Subscribe via RSS Feed Connect on Google Plus Connect on Flickr

Dorothy Parker and the passionate Freudian

Sunday, 7 June, 2015

Dorothy Parker When times were more Hobbesian, poets appreciated the meaning of the Latin aphorism carpe diem (“seize the day”). They knew that life could be “solitary, poor, nasty, brutish and short” so they urged their readers to make the best of it. Christopher Marlowe’s carpe diem poem, The Passionate Shepherd to His Love, inspired a famous response by Sir Walter Raleigh, The Nymph’s Reply to the Shepherd, and 400 years later Dorothy Parker wrote a parody titled The Passionate Freudian to His Love.

The delightfully acidic Parker, who said things like “Beauty is only skin deep, but ugly goes clean to the bone,” and “You can lead a horticulture, but you can’t make her think,” died on this day in 1967.

The Passionate Freudian to His Love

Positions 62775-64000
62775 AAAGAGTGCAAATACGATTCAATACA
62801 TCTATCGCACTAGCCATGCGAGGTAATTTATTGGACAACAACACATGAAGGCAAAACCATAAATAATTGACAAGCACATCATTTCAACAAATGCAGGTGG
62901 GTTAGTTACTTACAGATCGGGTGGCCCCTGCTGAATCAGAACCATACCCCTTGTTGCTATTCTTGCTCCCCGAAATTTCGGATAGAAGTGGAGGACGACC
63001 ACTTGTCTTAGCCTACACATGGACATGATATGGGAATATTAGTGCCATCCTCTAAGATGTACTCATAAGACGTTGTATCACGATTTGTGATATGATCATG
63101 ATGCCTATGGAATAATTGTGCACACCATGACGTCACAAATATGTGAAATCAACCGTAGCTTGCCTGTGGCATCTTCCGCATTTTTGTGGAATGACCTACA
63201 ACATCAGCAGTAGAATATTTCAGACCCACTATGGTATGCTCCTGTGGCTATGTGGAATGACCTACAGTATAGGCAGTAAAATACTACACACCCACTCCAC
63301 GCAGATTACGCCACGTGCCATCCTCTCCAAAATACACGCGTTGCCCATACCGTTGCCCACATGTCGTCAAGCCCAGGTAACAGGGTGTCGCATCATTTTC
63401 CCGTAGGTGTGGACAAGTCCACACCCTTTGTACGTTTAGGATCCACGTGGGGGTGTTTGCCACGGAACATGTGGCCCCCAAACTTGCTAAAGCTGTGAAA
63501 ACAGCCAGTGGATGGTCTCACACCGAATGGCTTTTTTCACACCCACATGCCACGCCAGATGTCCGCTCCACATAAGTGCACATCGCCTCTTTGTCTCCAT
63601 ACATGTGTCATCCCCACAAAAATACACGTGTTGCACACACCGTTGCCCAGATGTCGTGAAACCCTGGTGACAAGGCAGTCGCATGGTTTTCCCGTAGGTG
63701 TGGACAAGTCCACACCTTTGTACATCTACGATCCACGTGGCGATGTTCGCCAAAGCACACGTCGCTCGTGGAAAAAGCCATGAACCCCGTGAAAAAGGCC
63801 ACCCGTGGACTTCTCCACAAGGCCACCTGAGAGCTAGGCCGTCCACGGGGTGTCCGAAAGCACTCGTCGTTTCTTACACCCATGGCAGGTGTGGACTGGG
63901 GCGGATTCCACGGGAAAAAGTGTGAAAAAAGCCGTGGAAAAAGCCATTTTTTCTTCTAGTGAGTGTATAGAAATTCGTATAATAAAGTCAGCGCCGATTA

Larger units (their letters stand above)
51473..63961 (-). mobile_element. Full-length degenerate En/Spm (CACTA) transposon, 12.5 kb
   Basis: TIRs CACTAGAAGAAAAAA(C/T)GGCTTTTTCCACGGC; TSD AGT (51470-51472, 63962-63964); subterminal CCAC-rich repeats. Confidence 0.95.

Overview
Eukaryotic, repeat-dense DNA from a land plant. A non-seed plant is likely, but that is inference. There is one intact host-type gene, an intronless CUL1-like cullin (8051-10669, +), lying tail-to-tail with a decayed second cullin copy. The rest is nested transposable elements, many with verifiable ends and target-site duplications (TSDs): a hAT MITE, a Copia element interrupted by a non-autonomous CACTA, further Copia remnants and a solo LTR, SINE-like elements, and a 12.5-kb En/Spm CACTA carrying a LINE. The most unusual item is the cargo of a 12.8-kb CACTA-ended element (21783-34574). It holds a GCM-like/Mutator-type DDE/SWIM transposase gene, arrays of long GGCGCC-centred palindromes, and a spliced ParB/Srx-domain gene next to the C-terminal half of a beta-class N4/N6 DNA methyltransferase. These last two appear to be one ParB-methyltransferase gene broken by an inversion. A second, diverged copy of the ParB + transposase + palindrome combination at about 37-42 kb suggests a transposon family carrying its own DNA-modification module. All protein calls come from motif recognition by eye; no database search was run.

Only name the day, and we’ll fly away
In the face of old traditions,
To a sheltered spot, by the world forgot,
Where we’ll park our inhibitions.
Come and gaze in eyes where the lovelight lies
As it psychoanalyzes,
And when once you glean what your fantasies mean
Life will hold no more surprises.
When you’ve told your love what you’re thinking of
Things will be much more informal;
Through a sunlit land we’ll go hand-in-hand,
Drifting gently back to normal.

While the pale moon gleams, we will dream sweet dreams,
And I’ll win your admiration,
For it’s only fair to admit I’m there
With a mean interpretation.
In the sunrise glow we will whisper low
Of the scenes our dreams have painted,
And when you’re advised what they symbolized
We’ll begin to feel acquainted.
So we’ll gaily float in a slumber boat
Where subconscious waves dash wildly;
In the stars’ soft light, we will say good-night—
And “good-night!” will put it mildly.

Our desires shall be from repressions free—
As it’s only right to treat them.
To your ego’s whims I will sing sweet hymns,
And ad libido repeat them.
With your hand in mine, idly we’ll recline
Amid bowers of neuroses,
While the sun seeks rest in the great red west
We will sit and match psychoses.
So come dwell a while on that distant isle
In the brilliant tropic weather;
Where a Freud in need is a Freud indeed,
We’ll always be Jung together.

Dorothy Parker (1893 – 1967)


Comments are closed.